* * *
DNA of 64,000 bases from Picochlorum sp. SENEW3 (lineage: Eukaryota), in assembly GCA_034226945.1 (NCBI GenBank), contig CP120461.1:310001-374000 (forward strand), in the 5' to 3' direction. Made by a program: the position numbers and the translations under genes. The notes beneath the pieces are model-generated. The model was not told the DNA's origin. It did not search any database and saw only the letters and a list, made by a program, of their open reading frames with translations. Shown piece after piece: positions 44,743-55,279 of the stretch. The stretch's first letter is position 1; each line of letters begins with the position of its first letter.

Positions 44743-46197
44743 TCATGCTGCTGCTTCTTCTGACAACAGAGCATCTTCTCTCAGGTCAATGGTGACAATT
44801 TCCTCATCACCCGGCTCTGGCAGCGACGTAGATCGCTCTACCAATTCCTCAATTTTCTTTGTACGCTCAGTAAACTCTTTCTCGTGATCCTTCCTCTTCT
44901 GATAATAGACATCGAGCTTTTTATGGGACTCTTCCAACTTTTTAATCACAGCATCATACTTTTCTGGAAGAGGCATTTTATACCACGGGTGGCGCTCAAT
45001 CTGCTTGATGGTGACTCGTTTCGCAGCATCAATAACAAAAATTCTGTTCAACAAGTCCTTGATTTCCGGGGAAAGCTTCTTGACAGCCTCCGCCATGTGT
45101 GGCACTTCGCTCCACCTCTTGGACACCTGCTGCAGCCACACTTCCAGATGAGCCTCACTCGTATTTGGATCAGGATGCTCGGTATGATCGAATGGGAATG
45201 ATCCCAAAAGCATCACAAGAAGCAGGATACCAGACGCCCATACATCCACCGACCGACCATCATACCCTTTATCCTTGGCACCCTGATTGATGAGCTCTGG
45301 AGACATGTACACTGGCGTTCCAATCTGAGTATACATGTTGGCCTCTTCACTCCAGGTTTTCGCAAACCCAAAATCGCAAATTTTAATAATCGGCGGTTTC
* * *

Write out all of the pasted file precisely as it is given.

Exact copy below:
DNA of 64,000 bases from Picochlorum sp. SENEW3 (lineage: Eukaryota), in assembly GCA_034226945.1 (NCBI GenBank), contig CP120461.1:310001-374000 (forward strand), in the 5' to 3' direction. Made by a program: the position numbers and the translations under genes. The notes beneath the pieces are model-generated. The model was not told the DNA's origin. It did not search any database and saw only the letters and a list, made by a program, of their open reading frames with translations. Shown piece after piece: positions 44,743-55,279 of the stretch. The stretch's first letter is position 1; each line of letters begins with the position of its first letter.

Positions 44743-46197
44743 TCATGCTGCTGCTTCTTCTGACAACAGAGCATCTTCTCTCAGGTCAATGGTGACAATT
44801 TCCTCATCACCCGGCTCTGGCAGCGACGTAGATCGCTCTACCAATTCCTCAATTTTCTTTGTACGCTCAGTAAACTCTTTCTCGTGATCCTTCCTCTTCT
44901 GATAATAGACATCGAGCTTTTTATGGGACTCTTCCAACTTTTTAATCACAGCATCATACTTTTCTGGAAGAGGCATTTTATACCACGGGTGGCGCTCAAT
45001 CTGCTTGATGGTGACTCGTTTCGCAGCATCAATAACAAAAATTCTGTTCAACAAGTCCTTGATTTCCGGGGAAAGCTTCTTGACAGCCTCCGCCATGTGT
45101 GGCACTTCGCTCCACCTCTTGGACACCTGCTGCAGCCACACTTCCAGATGAGCCTCACTCGTATTTGGATCAGGATGCTCGGTATGATCGAATGGGAATG
45201 ATCCCAAAAGCATCACAAGAAGCAGGATACCAGACGCCCATACATCCACCGACCGACCATCATACCCTTTATCCTTGGCACCCTGATTGATGAGCTCTGG
45301 AGACATGTACACTGGCGTTCCAATCTGAGTATACATGTTGGCCTCTTCACTCCAGGTTTTCGCAAACCCAAAATCGCAAATTTTAATAATCGGCGGTTTC